Thursday, January 05, 2006

BOOK REVIEW - The Zero Game

The Zero Game
Brad Meltzer
468 pages
Warner Books, 2005

Well, lets start off the year with a book review, shall we? And of a book I neglected to list as being on my night table, too. Oh well, you know what they say about the best laid plans of mice and men.

If not for his work on Green Arrow and then Identity Crisis for DC Comics, I would never have picked up a book by Brad Meltzer. It is not that there is something about his books that turns me off, but rather the fact that my non-recommended book purchases diminish more and more each year, and they tend to be very random, so the chances of me picking up a Meltzer novel is fairly low. Actually, check that, there is one thing that actually lowered the chances of me picking up a Meltzer novel: the packaging. With titles like THE FIRST COUNSEL, DEAD EVEN, and THE TENTH JUSTICE and the breathless flap copy that mentions lawyers and their life-and-death struggles more than once I was likely to look at a Meltzer novel and write it off as a faux Grisham, and for me the real Grisham is bad enough. Fortunately I did pick up Meltzer’s THE ZERO GAME sometime last year and finally got around to reading it this week.

After you’ve been doing the same job for several years things start to get a little boring. You see the same people day in and day out and their stories never seem to change. You find yourself answering the same questions from a whole new crop of idiots who will be gone in six months. I know. I have experienced this very thing rather recently in my life. You get jaded. It happens to us all. So you start to do things to have a little fun around the office. For example no one could blame Matthew Mercer and Harris Sandler, two congressional staffers, if they placed a Lorax lapel pin on Congressman William E. Enemark’s jacket as he is answering nature’s call. It is important to remember that Enemark, “…was the number one recipient of campaign money from the timber, oil, and nuclear power industries,” in the last year and he would, “…clear-cut Oregon, hang billboards in the Grand Canyon, and vote to pave over his own garden with baby seal skins if he thought it’d get him some cash.” Clearly environmental issues are high on this particular Congressman’s list of things to not address. And remember kids, the Lorax? He speaks for the trees.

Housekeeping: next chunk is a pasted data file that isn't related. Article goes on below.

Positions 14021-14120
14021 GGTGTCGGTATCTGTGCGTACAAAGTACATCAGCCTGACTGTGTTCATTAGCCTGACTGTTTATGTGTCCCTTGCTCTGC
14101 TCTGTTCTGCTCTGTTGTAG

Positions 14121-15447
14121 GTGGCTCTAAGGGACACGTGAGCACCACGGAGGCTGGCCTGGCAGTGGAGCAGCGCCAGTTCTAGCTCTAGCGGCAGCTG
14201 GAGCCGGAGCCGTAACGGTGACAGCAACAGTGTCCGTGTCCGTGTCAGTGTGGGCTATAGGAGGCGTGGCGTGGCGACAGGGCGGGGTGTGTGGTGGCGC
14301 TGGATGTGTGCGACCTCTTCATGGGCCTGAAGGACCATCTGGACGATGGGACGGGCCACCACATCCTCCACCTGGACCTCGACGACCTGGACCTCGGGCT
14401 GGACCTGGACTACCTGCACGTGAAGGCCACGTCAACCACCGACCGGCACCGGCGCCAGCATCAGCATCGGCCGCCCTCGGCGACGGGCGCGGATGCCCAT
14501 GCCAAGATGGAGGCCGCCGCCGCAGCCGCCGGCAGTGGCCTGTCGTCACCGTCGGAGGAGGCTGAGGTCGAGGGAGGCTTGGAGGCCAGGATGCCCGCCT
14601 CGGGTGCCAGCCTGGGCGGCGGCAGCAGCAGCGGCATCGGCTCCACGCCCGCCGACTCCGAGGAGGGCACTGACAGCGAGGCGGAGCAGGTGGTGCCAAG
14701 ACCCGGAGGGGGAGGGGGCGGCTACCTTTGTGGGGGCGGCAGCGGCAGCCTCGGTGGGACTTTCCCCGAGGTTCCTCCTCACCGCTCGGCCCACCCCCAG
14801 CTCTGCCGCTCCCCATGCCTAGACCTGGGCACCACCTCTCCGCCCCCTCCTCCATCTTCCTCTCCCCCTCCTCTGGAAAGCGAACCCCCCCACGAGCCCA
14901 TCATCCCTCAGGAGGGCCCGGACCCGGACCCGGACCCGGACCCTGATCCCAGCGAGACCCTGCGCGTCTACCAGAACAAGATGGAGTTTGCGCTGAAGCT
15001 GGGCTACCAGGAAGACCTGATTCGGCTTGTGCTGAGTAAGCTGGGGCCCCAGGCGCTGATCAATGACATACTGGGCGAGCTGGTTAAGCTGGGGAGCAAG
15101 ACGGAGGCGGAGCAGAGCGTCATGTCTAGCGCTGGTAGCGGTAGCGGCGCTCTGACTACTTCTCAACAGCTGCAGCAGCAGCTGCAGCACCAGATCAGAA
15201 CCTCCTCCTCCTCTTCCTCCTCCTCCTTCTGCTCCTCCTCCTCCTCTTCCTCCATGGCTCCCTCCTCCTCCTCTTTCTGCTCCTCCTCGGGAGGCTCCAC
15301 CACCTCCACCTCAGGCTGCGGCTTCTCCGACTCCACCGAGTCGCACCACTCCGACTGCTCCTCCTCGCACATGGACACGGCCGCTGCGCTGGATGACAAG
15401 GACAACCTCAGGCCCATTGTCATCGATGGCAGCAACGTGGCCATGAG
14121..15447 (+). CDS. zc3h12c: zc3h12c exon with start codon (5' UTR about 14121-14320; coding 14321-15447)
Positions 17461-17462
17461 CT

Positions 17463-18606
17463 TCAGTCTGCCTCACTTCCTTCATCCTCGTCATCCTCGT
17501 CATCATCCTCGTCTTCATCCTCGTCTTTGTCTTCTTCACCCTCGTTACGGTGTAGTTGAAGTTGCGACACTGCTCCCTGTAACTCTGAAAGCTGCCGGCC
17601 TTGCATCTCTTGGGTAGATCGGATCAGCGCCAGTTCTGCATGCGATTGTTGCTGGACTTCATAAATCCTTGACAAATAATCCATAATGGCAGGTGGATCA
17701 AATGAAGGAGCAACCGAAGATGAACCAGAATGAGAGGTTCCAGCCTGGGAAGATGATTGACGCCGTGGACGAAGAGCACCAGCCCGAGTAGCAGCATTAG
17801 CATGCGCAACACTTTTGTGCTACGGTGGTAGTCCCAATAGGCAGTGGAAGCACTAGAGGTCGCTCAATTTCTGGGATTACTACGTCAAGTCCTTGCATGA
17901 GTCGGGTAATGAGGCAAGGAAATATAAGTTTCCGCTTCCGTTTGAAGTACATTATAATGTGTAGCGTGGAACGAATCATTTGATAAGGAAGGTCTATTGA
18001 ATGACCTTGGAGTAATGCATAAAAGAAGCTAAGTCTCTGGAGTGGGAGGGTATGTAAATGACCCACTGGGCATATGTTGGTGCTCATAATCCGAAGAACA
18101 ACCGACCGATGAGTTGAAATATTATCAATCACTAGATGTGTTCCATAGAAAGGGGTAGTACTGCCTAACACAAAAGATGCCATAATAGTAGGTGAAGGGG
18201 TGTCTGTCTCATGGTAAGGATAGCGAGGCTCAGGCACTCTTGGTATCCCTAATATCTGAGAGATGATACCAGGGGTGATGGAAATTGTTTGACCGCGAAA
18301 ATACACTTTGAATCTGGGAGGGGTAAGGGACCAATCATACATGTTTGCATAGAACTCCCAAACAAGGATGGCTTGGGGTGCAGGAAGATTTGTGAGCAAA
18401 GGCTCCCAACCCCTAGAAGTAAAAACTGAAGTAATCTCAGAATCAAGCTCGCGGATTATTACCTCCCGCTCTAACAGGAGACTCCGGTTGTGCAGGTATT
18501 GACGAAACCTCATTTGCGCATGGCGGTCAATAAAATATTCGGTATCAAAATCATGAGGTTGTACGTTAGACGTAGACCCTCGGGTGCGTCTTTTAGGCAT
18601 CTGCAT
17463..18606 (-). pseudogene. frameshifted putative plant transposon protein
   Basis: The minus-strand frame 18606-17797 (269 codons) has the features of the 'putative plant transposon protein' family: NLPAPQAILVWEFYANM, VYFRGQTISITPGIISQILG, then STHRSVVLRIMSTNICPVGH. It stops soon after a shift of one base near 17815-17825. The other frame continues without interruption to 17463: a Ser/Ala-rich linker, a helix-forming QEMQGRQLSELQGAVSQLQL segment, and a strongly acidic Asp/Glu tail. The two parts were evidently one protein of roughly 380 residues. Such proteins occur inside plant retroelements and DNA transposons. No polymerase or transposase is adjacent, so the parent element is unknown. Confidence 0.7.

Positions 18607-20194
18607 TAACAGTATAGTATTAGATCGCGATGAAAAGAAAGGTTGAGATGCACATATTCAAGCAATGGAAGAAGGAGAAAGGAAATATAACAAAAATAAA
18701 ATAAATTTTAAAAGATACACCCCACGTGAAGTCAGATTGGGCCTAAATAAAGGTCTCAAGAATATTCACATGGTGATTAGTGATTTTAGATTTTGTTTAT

But how often do you think they have the opportunity to have a little fun at an elected offical’s expense? How quickly does the thrill of the Great Lorax Adventure of 2004 fade?

Not long, I am betting, so they start playing a larger game. Gambling on legislation. Whether such-and-such a bill will pass, or whether staffers can successfully insert a small rider on a bill. It is never anything important, and it is never for very much money (as far as gambling goes). It is The Game. Your only connection to the game is the person who brought you in and each person can only bring one other person into the game. Then the perfect opportunity comes across Matthew Mercer’s desk. A company is seeking to buy an old, abandoned gold mine in the hinterlands of South Dakota and to cut through the red tape they would like the sale of the mine to be approved in the Interior Appropriations bill. The bet is to get this rider inserted into the bill and get it passed. This is the very bill that Matthew is currently working through with his counterparts from the Senate before the bill goes for final approval. He sees his moment to milk the game for everything he can and with the help of his friend Harris, he manages to place a $12,000 bet on getting this rider.

Then things start to go wrong.

I won’t discuss any more of the plot points since this is where the book really starts to take off and to divulge anything else would begin to spoil the plot. Suffice to say that Meltzer has put together a superior thriller with a tightly crafted and plausible plot, interesting characters, and a couple of twists, some of the predictable nature and some a bit surprising. All of this adds up to a fun read and means that at some point I will probably read more of his novels (I know I will get to read more of his comics as he is doing a JLA arc this coming summer.) Overall, I would recommend this book to anyone who enjoys the genre.

On deck: A STORM OF SWORDS by George R.R. Martin

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